When Ireland played New Zealand at Lansdowne Road in 2001, I took my then seven-year-old son, Teddy, hoping his first international rugby experience would be exceptionally memorable. It was, but for all the wrong reasons.
To watch the great New Zealand team playing at the iconic old Lansdowne Road was unique for a boy born in Australia. To add a personal touch, the then Ireland coach Warren Gatland, had asked me to coach the defence for the Ireland team that November, as Leinster, who I was coaching, had no matches.
But not all parental plans go as planned.
As the New Zealanders gathered to perform the haka, I lifted Teddy in my arms so he could see over the swarm of heads, I glanced at his face. His mouth was half open with a look of awe on his beautiful seven-year-old face.
The trouble was he was looking directly away from the action on the field. He whispered in my ear, "Dad, there's James Bond!" As I started to turn around and laughingly say, "Don't be silly . . ." Sure enough, directly behind him was James Bond, Pierce Brosnan.
Ireland played their hearts out to lead 21-7 just after half-time in a highly entertaining match. Teddy saw none of it. He stared at 007 the whole time. If he had been stroking a cat saying “I have been expecting you Mr Bond” it could not have been more intense.
The previous week at Ireland training many of the non-Leinster players and staff had made it abundantly clear that I was as welcome on the training ground as Hillary Clinton at a Donald Trump rally.
Some thought that coaching a defensive system was a ridiculous over-complication. What I coached that week would be the same as I would to an under-13 team today. It was Defence 1-0-1. I was a year out of coaching the Waratahs in Super Rugby and technically Ireland were a long way behind teams from the south.
It was a reflection of Irish rugby at the time. Ireland always played with passion and exceptional toughness. They also had great players like Keith Wood, Mick Galwey, Denis Hickey, Shane Horgan, Brian O'Driscoll and that day's outstanding performer, Anthony Foley. But the system the players had come through had not educated them with the required knowledge of attacking and defensive play for the on field demands of winning against the best on the planet.
Ireland lost 29-40, New Zealand running in 30 points in the last half hour. An all too common storyline.
Today, things are different. The Irish player development system is world class and the Irish players can compete with the best in the world. That is why today’s performance at the Aviva, against the world champions, will be crucial in assessing whether Ireland are real challengers to win the World Cup, or just another pretender.
It will be the two long suffering system issues that will make or break the men in green.
Joe Schmidt’s attacking system can best be described in the words of the late Australian billionaire, Kerry Packer, when described how Genghis Khan used to attack. “It was not very lovable, but it was bloody efficient.”
The Irish attack from set play, especially lineouts, is excellent. From phase play it is repetitive, brutal and unimaginative, but it is efficient. It lacks counterattack and spontaneity but despite this, Ireland are winning. As the rest of the world’s coaches, zombie like, slavishly copy the New Zealand attacking system, Schmidt has created his own. “The Genghis Khan attacking system.” It’s not very lovable, but it’s bloody efficient.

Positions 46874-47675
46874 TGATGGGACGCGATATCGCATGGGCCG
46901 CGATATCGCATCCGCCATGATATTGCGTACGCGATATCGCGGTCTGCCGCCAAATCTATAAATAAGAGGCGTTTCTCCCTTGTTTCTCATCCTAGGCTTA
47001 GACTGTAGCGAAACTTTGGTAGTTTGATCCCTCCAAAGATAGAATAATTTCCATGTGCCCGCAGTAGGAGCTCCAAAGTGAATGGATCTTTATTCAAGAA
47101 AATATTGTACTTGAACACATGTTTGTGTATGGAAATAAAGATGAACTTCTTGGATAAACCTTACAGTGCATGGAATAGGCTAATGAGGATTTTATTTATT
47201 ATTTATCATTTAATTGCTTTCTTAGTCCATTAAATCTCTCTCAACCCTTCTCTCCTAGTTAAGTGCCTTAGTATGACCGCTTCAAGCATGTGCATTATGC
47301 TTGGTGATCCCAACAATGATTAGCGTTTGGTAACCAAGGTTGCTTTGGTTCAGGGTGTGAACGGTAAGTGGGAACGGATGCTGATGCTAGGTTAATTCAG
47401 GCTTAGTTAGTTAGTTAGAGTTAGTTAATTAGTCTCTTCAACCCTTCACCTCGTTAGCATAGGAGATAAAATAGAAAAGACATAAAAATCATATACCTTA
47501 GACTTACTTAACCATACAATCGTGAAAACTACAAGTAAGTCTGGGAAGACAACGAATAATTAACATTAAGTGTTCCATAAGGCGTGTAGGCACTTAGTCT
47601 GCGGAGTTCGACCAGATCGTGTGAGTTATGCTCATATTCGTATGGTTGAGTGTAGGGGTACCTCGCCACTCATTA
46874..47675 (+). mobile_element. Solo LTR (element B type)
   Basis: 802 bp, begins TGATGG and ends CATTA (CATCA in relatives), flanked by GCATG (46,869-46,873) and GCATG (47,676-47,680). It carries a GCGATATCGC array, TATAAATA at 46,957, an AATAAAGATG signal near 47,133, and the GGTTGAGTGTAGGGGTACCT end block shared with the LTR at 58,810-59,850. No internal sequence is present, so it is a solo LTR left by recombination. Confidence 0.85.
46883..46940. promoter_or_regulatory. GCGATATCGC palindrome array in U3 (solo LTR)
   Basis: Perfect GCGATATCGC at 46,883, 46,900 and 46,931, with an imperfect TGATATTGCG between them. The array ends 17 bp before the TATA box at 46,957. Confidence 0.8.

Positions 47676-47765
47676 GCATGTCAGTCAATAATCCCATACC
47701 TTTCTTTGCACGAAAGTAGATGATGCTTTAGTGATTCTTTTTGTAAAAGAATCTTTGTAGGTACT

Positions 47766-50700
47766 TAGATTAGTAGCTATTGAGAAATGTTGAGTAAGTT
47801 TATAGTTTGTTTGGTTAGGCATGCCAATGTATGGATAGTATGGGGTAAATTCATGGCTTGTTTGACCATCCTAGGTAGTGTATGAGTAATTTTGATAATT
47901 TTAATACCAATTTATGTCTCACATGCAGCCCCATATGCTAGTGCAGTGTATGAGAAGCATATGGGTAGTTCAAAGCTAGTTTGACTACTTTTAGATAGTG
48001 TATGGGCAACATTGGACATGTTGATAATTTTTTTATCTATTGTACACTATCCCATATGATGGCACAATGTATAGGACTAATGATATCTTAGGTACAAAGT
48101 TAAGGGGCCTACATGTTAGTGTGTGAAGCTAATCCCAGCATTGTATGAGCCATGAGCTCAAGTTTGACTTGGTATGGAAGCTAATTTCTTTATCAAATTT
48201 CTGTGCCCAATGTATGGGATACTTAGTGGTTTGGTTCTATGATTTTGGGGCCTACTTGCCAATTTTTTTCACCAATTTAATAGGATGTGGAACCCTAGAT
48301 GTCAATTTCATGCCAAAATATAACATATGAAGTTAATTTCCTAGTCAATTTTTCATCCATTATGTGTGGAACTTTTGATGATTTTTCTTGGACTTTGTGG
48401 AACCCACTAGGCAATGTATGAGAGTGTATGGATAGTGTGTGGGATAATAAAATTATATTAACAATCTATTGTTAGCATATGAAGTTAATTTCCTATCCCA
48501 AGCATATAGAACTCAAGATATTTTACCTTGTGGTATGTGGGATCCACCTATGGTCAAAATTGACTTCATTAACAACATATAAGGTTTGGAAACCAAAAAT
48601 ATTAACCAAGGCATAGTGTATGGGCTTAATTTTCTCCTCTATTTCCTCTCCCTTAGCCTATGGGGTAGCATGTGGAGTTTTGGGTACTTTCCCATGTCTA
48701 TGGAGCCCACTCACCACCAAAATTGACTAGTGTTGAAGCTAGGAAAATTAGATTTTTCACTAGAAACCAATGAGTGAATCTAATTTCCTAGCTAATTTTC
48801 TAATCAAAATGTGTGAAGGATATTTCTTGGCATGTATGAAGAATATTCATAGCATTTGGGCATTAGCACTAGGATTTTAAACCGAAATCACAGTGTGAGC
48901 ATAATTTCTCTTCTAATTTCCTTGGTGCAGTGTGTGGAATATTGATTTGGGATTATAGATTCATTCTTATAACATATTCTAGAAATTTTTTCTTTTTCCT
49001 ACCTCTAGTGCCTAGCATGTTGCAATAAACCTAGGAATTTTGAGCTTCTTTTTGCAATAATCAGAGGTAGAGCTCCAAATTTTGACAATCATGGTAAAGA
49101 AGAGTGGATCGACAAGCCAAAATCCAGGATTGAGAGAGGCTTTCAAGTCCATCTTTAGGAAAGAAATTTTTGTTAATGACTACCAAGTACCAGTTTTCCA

The big question is, can the Genghis Khan System create enough points to defeat New Zealand in a major match on a dry day? Today we will find out.
The second question is, can the extremity of the Irish defensive line cope with New Zealander's width in attack? Last week I watched in horror as Rory Best and Cian Healy were the last two defenders on the Irish line, both 25 metres infield from the touchline, as the Argentinean winger, Bautista Delguy ran in his try unopposed. This does not fill me with confidence. To counter this, Andy Farrell coached the Lions to produce a lightning fast defensive line system, one that successfully pressured and frustrated the New Zealanders in 2017.
Ireland are ranked second in the world but they have only played New Zealand three times since 2012. None in New Zealand. Since 2012, Australia, ranked seventh, have played New Zealand 21 times, 10 in New Zealand. By any stretch of the imagination, the world ranking system is not an evaluation tool of real substance.
Today the world rankings are irrelevant. To win, Ireland must produce a performance similar to the first half against England last St Patrick's Day. However, today it must be for the entire 80 minutes. Victory requires Ireland to play at a standard they have not achieved before.
New Zealand rugby is one of the great sporting business dynasties of all time. The silver fern symbol on their chest is a registered trademark and losing to Ireland is not in the business plan. New Zealand are coming here with the intent of a Caesar, crushing any prospect of a Celtic uprising. The aim is to wipe the memory of Chicago from the face of the earth.
I hope Ireland do not have an experience against New Zealand as I did in 2001. Memorable, but for all the wrong reasons.